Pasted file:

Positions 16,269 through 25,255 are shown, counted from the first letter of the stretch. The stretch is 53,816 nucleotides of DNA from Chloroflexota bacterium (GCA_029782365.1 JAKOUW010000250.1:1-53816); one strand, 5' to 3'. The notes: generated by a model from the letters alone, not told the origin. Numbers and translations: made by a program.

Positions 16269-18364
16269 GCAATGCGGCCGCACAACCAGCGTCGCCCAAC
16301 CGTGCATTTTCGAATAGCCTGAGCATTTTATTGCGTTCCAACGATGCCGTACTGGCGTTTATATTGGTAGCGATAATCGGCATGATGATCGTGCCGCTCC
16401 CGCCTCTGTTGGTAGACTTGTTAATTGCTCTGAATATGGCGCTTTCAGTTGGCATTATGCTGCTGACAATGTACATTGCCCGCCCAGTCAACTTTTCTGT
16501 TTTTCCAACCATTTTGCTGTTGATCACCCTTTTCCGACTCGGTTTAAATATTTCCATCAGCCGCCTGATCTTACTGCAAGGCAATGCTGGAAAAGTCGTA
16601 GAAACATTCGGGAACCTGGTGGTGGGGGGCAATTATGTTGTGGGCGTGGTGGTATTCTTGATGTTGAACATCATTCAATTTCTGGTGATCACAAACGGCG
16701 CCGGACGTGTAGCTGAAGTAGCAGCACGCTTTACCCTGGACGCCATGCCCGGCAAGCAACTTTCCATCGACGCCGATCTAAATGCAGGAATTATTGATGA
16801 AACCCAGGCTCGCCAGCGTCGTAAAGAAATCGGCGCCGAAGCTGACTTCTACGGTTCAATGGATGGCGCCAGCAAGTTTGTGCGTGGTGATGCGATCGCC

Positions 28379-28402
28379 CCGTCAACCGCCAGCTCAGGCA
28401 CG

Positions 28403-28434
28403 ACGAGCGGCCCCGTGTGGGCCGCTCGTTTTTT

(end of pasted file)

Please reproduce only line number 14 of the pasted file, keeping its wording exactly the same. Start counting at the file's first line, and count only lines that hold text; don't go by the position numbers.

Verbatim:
28403 ACGAGCGGCCCCGTGTGGGCCGCTCGTTTTTT